“And seek the peace of the city where I have caused you to be carried away captive, and pray to the Lord for it; for in its peace you will have peace” (Jeremiah 29:7 NKJV).
Christians are often a persecuted minority in a hostile environment. Some from ethnic minorities in parts of Asia find their titles to land challenged by majority members who want to claim it for themselves. Some authorities are sympathetic to the majority, upholding unjustified seizures. In other locations church buildings are burned or torn down, and individual Christians are threatened, harassed and sometimes physically harmed.
Even when direct persecution is not occurring, Christians in countries dominated by other religions face discrimination and other problems. For example, property may be hard to find in which they can live or worship.
One preacher in Bangladesh is about to move into a new building. The Hindu owner has a number of religious specific rules for his occupants, including a ban against eating beef (cows are holy to Hindus) or possessing it on the premises. Frequently churches have lost their leases because neighbors objected to singing or other acts of Christian worship. Sometimes the landlord is pressured by his own religious officials to evict Christians.
In such circumstances it is easy to experience anger, dislike, or even hatred for those around us. They consider us their enemy; should we not feel the same about them? How can we practice love and mercy to those who trouble us in so many ways, and who treat us unjustly?
Jeremiah ministered to a people who were in that same circumstance. The Babylonian army had taken their King and other important people into exile. In about ten more years the Babylonians would attack and destroy the land of Judah and take all of its higher classes into captivity, also robbing every treasure and valuable from the land. Babylonians were cruel idolaters, denying the true God of Israel – how could a faithful Jew not hate them?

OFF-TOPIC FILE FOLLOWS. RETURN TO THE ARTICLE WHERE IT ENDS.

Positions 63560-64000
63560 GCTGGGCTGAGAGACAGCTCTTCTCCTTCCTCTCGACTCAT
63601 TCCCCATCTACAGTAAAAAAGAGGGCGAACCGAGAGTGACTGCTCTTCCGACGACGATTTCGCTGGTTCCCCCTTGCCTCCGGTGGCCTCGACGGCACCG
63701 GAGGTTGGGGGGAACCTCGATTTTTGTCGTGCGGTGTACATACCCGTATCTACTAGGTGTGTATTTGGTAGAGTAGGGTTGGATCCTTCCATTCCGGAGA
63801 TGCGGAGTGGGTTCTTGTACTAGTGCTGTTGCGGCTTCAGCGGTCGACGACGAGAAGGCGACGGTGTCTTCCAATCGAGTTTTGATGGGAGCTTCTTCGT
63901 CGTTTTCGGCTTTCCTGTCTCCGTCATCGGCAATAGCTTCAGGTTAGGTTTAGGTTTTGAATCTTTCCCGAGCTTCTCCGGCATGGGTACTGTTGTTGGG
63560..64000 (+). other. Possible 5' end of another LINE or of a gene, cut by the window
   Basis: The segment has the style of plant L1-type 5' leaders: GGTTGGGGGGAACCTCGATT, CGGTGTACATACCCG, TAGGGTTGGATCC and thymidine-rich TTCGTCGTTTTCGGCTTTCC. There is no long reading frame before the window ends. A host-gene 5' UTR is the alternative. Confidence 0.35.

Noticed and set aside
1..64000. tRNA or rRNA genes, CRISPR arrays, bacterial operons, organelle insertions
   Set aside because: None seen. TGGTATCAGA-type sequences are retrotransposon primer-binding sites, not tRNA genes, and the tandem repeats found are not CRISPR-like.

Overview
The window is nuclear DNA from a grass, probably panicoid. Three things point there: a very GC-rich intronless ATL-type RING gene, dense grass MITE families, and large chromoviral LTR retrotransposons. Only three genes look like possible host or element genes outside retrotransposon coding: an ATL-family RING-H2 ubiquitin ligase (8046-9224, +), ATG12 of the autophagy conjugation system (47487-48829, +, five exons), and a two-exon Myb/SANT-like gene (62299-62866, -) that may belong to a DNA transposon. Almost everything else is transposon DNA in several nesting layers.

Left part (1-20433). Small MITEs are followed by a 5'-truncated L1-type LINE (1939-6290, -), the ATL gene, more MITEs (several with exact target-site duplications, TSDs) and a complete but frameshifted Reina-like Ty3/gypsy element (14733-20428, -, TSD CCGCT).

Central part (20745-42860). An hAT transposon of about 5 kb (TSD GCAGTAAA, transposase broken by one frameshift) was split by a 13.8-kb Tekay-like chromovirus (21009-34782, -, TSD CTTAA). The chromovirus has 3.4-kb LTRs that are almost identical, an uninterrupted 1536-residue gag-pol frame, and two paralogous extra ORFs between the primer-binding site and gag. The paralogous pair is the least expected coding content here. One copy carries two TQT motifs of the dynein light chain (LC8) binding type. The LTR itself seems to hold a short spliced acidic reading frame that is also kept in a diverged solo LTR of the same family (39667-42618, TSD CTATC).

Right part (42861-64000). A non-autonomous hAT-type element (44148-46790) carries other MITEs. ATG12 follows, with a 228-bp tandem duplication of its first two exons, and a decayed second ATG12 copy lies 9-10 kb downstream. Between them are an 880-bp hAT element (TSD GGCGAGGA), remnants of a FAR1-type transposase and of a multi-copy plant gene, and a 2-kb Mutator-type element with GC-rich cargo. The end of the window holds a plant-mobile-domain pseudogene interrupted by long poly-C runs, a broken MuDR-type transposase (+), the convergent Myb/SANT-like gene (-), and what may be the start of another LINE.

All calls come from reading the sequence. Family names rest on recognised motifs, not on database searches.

The prophet wrote a letter to those who had been taken into captivity, instructing them to purchase property, plant crops, and arrange marriages in Babylon for their children (Jeremiah 29:1-6). They would be there for a long time. They should prepare for the long haul.
As part of their preparation they were also to adjust their attitude about Babylon. Jeremiah instructed them to “seek the peace of the city” and to pray for it. Why should they pray for their enemy? Why should they work for the benefit of their captors? The answer is given, “For in its peace you will have peace” (V 7).
Do we sometimes “cut off our noses to spite our faces?” That is, do we say mean and hateful things about our families, or our circle of friends? About our co-workers or our churches? Do we get angry at some one or few of those within a group to which we belong and say or do something harmful to that group? When we do such things, who are we really hurting? Only the one at whom we are angry, or are we not actually harming ourselves equally?
The Jews were going to have to live in Babylon for seventy years. It was better for them to get along with the Babylonians and help secure the city. If it were harmed, both the captives and their captors would suffer. How would that benefit the Jews?
Before one burns down a house, he should ensure that he and all that is important to him are well outside. Before we are critical of our families, our churches, or our workplace, let us consider the effect of our actions upon ourselves. Our peace is bound up within the peace of such institutions. Better for us that we work positively on their behalf.